Google is the most prominent endorser of this model and, at any given point, funds at least a hundred new concepts in varying degrees of development. The majority of these projects support Google's core businesses in some way, while the rest bring radical new ideas and designs to the table.
Companies need to do more than invest capital into their ideation teams to reach this stage. There need to be clear criteria for approving new ideas and fund allocation. Additionally, employees must be recruited based on their entrepreneurial and intellectual ability.
Under this model, the company at large promotes start-up ventures but delegates funding to the business-unit level. Teams work on developing business plans to present senior management. Ultimately, they approach the business-unit leadership for approval and funding. As more and more business units become involved, the development team becomes critical in bringing change.
Du Pont offers a prime example of success using the advocate model of corporate entrepreneurship. Their coveted 'Market Driven Growth Initiative Program' includes activities like "business-builder," a seminar aimed at assisting employees in generating diverse business concepts and prioritizing them. The employees are then grouped into teams assigned to develop detailed business strategies and given an additional 180 days to evaluate the proposed strategies. Proposals are then forwarded to the senior management and, if approved, implemented by a business unit.
As with the other models, the producer model aims to develop in-house entrepreneurs. It encourages cross-unit collaboration, protects emerging businesses from turf battles, and offers employees an opportunity to explore their ideas outside their business units.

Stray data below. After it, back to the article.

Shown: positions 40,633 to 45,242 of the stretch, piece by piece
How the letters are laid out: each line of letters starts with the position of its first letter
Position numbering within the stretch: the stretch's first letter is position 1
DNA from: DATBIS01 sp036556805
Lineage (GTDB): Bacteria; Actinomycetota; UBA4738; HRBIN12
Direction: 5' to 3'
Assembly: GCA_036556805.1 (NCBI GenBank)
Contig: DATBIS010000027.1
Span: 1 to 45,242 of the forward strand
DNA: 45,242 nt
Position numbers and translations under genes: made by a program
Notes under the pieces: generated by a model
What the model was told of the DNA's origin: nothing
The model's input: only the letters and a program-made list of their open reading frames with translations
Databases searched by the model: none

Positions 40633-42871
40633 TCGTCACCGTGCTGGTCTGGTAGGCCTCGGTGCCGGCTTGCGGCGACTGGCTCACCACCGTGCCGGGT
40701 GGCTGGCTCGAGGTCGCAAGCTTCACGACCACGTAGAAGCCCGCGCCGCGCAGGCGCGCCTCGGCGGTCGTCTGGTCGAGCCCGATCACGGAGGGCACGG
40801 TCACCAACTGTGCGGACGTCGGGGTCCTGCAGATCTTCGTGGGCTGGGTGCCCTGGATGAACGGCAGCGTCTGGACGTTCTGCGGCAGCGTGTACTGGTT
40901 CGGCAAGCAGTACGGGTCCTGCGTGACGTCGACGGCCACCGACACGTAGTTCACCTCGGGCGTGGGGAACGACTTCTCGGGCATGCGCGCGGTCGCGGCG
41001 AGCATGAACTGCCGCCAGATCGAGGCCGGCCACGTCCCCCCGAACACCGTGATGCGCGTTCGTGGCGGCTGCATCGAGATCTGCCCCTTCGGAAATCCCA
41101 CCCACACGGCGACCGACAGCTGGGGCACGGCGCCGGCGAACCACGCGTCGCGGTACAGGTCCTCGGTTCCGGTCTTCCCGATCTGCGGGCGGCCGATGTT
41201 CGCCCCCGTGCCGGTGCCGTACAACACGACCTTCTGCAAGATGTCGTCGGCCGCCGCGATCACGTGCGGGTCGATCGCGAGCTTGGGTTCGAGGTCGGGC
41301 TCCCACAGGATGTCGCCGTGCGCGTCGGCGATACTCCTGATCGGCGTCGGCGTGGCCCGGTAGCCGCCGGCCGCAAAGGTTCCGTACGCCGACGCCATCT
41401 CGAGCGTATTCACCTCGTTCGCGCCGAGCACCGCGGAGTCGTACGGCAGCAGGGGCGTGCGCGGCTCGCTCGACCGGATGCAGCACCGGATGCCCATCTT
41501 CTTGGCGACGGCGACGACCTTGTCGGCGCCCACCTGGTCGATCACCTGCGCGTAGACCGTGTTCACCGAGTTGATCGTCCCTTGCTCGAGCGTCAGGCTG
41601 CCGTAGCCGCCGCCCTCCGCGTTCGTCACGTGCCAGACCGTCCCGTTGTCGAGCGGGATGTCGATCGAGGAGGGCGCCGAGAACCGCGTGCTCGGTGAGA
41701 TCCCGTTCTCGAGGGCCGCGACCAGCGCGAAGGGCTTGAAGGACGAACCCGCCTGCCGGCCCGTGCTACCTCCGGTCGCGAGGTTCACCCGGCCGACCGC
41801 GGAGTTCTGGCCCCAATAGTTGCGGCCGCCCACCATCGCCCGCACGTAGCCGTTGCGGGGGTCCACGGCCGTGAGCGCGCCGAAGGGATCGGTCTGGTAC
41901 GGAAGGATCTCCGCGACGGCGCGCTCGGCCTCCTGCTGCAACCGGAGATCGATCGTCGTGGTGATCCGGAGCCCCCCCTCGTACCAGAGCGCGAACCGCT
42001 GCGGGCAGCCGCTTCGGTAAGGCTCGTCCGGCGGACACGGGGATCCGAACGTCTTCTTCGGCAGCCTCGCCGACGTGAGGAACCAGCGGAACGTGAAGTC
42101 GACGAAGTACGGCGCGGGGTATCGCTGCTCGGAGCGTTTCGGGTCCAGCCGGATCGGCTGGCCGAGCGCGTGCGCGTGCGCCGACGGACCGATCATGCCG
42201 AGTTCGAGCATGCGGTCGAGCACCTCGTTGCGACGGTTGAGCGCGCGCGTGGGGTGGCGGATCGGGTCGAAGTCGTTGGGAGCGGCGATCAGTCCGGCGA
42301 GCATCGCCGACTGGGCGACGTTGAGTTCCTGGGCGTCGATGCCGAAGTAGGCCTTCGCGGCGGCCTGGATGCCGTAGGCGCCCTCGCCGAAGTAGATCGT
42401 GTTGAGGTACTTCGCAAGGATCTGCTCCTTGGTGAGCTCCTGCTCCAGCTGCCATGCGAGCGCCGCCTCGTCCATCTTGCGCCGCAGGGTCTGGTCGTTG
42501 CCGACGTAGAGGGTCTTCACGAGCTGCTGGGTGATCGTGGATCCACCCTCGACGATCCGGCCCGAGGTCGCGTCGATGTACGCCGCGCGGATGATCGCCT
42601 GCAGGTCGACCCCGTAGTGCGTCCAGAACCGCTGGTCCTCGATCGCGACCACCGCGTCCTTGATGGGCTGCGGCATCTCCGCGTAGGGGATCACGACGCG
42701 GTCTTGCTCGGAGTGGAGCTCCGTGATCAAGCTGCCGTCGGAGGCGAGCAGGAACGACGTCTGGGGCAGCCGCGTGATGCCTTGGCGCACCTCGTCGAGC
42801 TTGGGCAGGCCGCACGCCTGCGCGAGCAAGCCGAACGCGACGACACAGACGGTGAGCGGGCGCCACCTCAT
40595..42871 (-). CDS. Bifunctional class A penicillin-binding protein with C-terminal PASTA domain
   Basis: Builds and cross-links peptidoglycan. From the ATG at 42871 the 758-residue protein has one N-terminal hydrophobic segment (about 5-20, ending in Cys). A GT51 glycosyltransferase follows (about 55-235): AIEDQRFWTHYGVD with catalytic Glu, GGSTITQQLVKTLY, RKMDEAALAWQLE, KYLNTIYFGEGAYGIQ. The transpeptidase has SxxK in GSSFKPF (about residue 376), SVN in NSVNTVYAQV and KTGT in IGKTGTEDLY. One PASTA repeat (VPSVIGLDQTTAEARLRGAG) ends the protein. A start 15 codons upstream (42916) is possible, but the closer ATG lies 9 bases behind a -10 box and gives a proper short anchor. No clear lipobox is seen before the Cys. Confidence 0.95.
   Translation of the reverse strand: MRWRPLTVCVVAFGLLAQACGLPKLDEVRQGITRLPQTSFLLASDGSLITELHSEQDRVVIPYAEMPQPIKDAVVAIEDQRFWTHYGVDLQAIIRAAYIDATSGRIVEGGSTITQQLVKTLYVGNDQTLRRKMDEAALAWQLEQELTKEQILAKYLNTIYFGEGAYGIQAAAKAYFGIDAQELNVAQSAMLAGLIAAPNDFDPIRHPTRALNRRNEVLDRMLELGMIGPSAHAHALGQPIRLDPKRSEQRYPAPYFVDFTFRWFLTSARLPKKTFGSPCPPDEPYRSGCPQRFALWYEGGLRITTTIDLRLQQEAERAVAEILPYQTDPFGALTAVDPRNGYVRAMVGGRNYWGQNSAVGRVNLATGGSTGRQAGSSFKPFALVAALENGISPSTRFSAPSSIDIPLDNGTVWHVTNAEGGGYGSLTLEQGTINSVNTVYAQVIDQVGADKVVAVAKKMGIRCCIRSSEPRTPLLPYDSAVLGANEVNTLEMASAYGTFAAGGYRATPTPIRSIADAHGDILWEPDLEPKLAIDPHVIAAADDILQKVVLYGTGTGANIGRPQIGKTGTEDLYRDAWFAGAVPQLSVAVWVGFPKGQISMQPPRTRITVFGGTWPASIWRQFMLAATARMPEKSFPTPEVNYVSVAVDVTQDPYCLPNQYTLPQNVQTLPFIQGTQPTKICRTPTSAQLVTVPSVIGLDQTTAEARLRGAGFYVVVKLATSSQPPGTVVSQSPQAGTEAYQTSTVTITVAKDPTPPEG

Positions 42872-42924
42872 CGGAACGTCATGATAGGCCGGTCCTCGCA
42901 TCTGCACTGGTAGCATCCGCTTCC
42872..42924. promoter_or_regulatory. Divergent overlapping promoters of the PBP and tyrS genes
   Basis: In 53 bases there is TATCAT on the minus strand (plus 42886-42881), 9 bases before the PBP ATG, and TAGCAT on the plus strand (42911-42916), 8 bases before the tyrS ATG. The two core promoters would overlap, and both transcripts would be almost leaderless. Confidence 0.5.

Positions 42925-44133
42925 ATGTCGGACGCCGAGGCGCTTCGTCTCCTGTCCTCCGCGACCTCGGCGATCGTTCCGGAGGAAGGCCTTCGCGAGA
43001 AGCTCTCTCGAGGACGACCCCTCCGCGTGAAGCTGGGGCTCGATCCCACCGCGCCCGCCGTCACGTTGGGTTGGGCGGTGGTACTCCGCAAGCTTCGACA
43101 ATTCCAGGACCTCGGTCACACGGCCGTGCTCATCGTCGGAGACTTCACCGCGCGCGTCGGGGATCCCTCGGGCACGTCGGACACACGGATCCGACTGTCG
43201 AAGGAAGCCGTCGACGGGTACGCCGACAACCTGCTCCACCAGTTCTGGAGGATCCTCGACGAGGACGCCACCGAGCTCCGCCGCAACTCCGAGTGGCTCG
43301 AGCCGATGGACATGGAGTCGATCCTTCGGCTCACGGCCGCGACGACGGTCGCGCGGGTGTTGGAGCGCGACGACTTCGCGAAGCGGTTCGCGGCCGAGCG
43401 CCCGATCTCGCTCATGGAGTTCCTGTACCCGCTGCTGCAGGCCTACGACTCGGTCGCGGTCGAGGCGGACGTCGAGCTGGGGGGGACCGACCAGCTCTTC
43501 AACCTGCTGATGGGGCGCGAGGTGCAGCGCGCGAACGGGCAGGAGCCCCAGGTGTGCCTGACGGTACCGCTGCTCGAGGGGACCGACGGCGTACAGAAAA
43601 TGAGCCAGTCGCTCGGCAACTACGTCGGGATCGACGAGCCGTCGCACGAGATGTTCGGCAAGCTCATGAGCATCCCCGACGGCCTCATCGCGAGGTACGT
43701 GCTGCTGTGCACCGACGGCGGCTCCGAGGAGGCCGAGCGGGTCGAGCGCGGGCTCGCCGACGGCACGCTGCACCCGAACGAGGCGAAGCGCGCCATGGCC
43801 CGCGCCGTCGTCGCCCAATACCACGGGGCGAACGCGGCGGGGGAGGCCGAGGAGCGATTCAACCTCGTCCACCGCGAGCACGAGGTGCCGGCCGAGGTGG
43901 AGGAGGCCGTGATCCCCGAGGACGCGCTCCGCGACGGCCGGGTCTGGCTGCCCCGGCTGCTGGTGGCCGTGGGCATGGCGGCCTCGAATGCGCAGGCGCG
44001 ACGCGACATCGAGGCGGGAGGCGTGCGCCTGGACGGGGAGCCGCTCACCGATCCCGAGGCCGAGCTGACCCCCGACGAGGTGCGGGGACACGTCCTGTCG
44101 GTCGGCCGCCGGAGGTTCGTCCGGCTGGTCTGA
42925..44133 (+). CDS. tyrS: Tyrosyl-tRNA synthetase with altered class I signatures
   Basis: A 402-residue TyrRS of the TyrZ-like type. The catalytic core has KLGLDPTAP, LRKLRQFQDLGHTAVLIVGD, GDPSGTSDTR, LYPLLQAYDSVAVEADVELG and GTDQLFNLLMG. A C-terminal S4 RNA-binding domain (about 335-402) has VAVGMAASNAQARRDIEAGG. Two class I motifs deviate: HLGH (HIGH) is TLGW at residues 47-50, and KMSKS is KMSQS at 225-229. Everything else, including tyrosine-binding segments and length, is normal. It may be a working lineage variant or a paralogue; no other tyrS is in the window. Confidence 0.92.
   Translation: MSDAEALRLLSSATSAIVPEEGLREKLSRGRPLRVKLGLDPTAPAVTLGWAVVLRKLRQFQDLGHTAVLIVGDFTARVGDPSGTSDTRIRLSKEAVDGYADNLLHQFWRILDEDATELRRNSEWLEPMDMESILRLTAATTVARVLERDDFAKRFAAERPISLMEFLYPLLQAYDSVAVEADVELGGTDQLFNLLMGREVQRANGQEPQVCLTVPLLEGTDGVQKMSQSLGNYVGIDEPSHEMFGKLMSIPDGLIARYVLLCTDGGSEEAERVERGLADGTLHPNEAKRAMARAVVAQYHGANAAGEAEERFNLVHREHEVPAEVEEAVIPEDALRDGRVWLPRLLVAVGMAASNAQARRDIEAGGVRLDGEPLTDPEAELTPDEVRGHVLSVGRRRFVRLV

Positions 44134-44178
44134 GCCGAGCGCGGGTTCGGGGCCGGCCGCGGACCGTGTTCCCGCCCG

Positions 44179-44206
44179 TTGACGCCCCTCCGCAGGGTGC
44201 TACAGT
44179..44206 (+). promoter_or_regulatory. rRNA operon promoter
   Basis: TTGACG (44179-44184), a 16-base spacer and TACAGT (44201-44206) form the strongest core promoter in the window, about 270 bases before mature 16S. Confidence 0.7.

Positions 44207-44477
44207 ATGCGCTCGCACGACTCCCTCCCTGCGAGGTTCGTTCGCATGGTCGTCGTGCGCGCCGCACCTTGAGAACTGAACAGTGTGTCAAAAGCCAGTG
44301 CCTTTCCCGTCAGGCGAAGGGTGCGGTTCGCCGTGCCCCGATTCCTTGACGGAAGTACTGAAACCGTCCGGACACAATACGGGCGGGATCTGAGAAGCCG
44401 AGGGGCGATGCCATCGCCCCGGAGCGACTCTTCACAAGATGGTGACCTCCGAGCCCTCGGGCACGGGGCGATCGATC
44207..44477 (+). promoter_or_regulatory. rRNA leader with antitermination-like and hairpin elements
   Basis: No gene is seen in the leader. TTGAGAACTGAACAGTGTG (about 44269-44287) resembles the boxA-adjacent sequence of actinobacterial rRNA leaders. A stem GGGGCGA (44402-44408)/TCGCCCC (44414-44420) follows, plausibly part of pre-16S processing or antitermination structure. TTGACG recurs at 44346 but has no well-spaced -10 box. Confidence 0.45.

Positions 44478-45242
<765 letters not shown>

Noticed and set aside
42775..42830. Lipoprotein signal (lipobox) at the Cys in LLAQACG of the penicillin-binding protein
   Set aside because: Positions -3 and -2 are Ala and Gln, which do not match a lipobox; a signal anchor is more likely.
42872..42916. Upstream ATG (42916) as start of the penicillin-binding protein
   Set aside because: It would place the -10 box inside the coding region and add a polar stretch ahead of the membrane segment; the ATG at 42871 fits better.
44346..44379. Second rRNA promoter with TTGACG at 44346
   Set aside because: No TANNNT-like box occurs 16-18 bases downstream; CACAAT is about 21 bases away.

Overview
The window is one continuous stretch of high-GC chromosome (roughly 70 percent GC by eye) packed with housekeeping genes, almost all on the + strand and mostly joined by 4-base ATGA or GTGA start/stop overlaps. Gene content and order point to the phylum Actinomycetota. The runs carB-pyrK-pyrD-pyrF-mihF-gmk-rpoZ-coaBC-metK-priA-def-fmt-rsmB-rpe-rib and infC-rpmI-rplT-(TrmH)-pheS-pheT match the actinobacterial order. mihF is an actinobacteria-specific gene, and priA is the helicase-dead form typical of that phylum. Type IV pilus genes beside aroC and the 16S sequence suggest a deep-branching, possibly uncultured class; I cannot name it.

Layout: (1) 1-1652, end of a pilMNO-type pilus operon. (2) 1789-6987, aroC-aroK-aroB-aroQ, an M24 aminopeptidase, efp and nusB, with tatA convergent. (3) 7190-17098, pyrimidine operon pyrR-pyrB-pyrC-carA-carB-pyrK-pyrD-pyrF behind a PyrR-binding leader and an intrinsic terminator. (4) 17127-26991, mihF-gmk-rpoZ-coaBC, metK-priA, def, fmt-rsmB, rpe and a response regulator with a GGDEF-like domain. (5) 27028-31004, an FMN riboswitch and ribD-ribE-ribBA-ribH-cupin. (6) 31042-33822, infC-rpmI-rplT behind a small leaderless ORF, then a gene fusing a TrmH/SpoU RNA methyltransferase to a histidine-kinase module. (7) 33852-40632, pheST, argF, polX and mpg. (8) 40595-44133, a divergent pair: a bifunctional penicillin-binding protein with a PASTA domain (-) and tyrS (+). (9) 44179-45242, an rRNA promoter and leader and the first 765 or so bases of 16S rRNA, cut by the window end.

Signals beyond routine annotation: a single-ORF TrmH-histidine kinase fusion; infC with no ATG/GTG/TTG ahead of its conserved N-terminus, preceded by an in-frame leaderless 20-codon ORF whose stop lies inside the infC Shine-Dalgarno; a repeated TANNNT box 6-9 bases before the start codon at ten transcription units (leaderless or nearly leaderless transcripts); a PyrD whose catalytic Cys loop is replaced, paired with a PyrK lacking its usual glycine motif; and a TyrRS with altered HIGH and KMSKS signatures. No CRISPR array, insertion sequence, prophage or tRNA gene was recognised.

Companies provide substantial funding to their business units while also exerting significant control over their fund allocation. IBM, Motorola, and Cargill Inc. are some of the largest organizations that endorse the producer model of corporate entrepreneurship.
Now, let’s look into some leading examples of corporate entrepreneurship.
3M was founded in 1902, originally known as the Minnesota Mining and Manufacturing company. Back then, its founders would have found it hard to believe that their small organization would one day have over 60,000 products in its portfolio. This includes products like Scotch-Brite, Post-Its, and ACE bandages that you can find in virtually any home across the US. It's safe to say 3M is a powerhouse of innovation.
But what drives their innovative streak? An environment that promotes corporate entrepreneurship. 3M has freed 15 percent of its employees' company time each day to focus on individual projects; they call this their 'innovation rule.' Their management actively supports the idea by assisting employees and providing them with necessary resources.
3M's corporate entrepreneurship spirit is best summarized by the invention story of Post-It, a $1 dollar product. Dr. Spencer Silver, a scientist at 3M, tried to invent a super sticky adhesive but ended up with a mildly sticky substance that didn't quite bond with the surface. This discovery remained unused until Arthur Fry, another 3M scientist, thought it would make for a good bookmark. Voila, the Post-It was born!
Innovation is built into P&G's DNA. As ex-CEO and Chairman Bob McDonald once said, "We know from our history that while promotions may win quarters, innovation wins decades."
In 2004, P&G established its 'new growth factory' to churn out innovative and disruptive ideas that could drive their growth in the market. The result? Profits from their household care product, Tide, doubled from $12 billion to $24 billion in 10 years.